About ASMD

Understanding ASMD:
A progressive, often life-threatening genetic disease1

Multiorgan impact and diagnostic delays can have severe health consequences2

ASMD (acid sphingomyelinase deficiency) is a genetic disease with progressive and multisystemic symptoms that can lead to early mortality. The disease is caused by deficiency of the enzyme acid sphingomyelinase (ASM), resulting in buildup of the substrate sphingomyelin in cells. Accumulation of sphingomyelin impacts major organs, which may include the liver, lungs, spleen, and the hematologic and gastrointestinal systems.1

*Based on a prospective, cross-sectional survey of 59 ASMD type B patients

ASMD is a spectrum of disease, with 3 types that vary in age of onset, rate of progression, and impact on lifespan.1,2,4

TYPE B (most common)
Onset Early infancy Infancy to childhood Infancy to adulthood
Phenotype Rapidly progressive, severe multiorgan involvement and neurodegeneration Slower progressive, variable multiorgan disease and neurodegeneration Slower progressive, variable multiorgan disease with little to no neurological involvement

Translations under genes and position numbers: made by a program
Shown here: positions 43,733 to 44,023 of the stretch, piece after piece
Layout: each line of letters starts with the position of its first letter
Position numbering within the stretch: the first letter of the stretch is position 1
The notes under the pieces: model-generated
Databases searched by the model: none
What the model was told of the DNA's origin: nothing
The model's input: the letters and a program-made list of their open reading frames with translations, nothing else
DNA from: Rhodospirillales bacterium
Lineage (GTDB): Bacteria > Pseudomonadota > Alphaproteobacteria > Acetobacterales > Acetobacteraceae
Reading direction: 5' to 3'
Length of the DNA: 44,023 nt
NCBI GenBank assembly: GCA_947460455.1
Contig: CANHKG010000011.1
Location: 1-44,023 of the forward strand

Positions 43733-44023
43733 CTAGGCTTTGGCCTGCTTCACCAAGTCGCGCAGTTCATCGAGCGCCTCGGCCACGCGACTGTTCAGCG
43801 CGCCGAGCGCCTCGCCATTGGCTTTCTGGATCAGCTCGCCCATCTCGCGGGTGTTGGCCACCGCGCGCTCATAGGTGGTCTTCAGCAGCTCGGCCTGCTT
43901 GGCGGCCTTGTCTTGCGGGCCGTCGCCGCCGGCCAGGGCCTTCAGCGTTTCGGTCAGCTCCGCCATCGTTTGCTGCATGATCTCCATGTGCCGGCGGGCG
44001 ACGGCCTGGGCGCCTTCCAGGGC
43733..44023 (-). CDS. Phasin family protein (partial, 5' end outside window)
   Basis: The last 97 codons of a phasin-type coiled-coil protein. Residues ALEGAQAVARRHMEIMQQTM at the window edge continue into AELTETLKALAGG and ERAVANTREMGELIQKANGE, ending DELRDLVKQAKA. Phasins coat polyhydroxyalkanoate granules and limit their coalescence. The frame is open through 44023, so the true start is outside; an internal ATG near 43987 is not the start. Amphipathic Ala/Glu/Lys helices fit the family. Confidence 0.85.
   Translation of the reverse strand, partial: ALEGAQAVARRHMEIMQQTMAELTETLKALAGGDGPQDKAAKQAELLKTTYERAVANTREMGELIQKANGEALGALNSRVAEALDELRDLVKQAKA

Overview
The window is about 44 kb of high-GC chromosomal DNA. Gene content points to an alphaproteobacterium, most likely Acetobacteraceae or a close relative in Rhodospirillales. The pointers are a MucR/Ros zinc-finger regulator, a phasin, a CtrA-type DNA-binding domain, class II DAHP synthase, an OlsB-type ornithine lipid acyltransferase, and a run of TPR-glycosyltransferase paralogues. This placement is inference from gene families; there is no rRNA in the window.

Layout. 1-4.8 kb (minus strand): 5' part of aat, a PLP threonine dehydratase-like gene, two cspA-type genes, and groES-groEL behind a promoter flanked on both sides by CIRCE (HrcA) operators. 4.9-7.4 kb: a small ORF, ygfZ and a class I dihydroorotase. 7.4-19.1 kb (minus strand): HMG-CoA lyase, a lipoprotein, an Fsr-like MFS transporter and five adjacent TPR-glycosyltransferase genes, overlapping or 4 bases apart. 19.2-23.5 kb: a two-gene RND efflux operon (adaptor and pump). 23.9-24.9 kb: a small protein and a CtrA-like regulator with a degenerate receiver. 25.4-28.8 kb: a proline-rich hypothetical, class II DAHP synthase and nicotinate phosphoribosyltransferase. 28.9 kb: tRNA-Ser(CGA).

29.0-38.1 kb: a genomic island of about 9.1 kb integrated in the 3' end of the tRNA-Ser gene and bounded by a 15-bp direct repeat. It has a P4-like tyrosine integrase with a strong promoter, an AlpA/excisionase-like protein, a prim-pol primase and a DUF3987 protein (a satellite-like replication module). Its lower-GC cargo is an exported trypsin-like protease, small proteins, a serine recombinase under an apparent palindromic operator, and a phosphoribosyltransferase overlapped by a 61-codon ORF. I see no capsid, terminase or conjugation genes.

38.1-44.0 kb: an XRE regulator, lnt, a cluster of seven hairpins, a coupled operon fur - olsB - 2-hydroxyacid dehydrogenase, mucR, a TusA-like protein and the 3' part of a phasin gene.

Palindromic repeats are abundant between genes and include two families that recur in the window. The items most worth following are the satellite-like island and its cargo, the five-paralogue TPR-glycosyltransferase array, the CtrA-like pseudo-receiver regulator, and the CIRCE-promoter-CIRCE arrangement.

Life expectancy 2 to 3 years of age Childhood to mid-adulthood Childhood to late adulthood

Based on patient population from a multicenter, historical cohort study (N=100).

ASM enzyme deficiency is the underlying cause of ASMD2

ASMD is caused by pathogenic variants in the SMPD1 gene – which encodes acid sphingomyelinase (ASM) – resulting in ASM enzyme deficiency.2

Cell with normal ASM enzyme activity
Cell with normal ASM enzyme activity
Cell with deficient ASM enzyme activity
Cell with deficient ASM enzyme activity
Normal cell structureCell
The following video depicts the mechanism of ASMD pathogenesis
Signs and symptoms of ASMD
There are hallmark signs and symptoms of ASMD1
If you suspect ASMD testing is simple
Suspect ASMD? Testing is simple2
  1. McGovern MM, Avetisyan R, Sanson BJ, Lidove O. Orphanet J Rare Dis. 2017;12(1):41.
  2. McGovern MM, Dionisi-Vici C, Giugliani R, et al. Genet Med. 2017;19(9):967-974.
  3. McGovern MM, Wasserstein MP, Giugliani R, et al. Pediatrics. 2008;122(2):e341-e349.
  4. Cox GF, Clarke LA, Giugliani R. Burden of illness in acid sphingomyelinase deficiency: a retrospective chart of 100 patients. JIMD Rep. 2018;41:119-129.
  5. Eyester KM. The membrane and lipids as integral participants in signal transduction: lipid signal transduction for the non-lipid biochemist. Adv Physiol Educ. 2007;31(1):5-16.
  6. Schuchman EH, Desnick R. Types A and B Niemann-Pick disease. Mol Genet Metab. 2017;120(1-2):27-33.